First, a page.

The leading electricity supplier in the Czech Republic, CEZ, has garnered a 14.3% increase in wholesale power prices, compared to the year ago price, following the second of a series of power auctions taking place in the country.

CEZ, the largest utility in central and eastern Europe, had earlier forecast a 15% increase in power prices against last year. CEZ has been forced by the Czech energy regulator to make power available in a series of ‘virtual auctions’ in an effort to introduce greater liberalization into the Czech energy market by facilitating new entrant access. The first ‘virtual’ auction for 2006 capacity was held on August 3, 2005.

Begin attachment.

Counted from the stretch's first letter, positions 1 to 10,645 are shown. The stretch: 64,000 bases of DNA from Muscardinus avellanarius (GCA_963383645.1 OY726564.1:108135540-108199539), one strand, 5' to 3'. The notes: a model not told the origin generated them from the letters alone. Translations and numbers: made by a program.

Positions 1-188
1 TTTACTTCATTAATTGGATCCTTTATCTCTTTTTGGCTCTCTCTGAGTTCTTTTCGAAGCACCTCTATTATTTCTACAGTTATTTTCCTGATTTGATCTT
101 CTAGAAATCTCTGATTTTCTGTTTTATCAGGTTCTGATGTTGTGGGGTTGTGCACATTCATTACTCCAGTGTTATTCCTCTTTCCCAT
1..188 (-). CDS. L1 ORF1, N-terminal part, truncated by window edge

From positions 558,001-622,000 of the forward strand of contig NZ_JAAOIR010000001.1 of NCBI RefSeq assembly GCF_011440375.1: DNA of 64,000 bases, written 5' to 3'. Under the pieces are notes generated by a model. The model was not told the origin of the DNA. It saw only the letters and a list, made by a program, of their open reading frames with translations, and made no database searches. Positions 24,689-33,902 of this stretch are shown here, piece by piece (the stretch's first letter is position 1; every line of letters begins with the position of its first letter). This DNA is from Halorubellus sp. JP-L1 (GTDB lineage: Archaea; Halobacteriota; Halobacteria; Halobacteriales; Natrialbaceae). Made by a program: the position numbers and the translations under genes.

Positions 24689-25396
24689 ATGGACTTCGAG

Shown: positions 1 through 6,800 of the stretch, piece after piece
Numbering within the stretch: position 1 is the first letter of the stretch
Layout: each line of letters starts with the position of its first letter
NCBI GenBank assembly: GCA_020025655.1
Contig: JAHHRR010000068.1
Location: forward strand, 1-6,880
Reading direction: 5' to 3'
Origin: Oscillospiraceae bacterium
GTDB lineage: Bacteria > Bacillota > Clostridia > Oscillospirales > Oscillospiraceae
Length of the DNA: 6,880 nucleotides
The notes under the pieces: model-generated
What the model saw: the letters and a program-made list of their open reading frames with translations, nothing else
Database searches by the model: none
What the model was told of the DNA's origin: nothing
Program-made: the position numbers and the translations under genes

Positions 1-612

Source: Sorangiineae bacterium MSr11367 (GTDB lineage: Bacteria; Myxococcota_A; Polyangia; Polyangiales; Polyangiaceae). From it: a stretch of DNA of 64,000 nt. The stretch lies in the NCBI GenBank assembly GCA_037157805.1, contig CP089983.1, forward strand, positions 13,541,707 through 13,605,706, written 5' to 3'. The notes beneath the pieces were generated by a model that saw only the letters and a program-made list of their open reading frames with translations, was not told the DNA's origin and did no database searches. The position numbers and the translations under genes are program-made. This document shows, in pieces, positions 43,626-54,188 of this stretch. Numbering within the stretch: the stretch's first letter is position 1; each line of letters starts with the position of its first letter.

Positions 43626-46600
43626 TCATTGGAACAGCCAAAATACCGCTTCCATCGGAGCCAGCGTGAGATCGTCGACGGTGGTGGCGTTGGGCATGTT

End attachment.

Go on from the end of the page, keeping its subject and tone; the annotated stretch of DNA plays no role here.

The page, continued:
Commenting on the results of the latest auction, CEZ’s deputy chairman Alan Svoboda said: The increase in traders’ demand for our electricity is higher than the increase in the domestic demand…it follows that a part of the traders calculate upon exporting electricity abroad for attractive prices. However, domestic customers do not have to be in fear that there would remain only expensive electricity on the market.

The regulator will announce the end-user price levels for next year in the Fall. CEZ says the Czech government is anticipating end-user increases of no more than 10%, a figure that the supplier claims would reflect the increases seen in the capacity auctions as well as wider trends in other European electricity markets.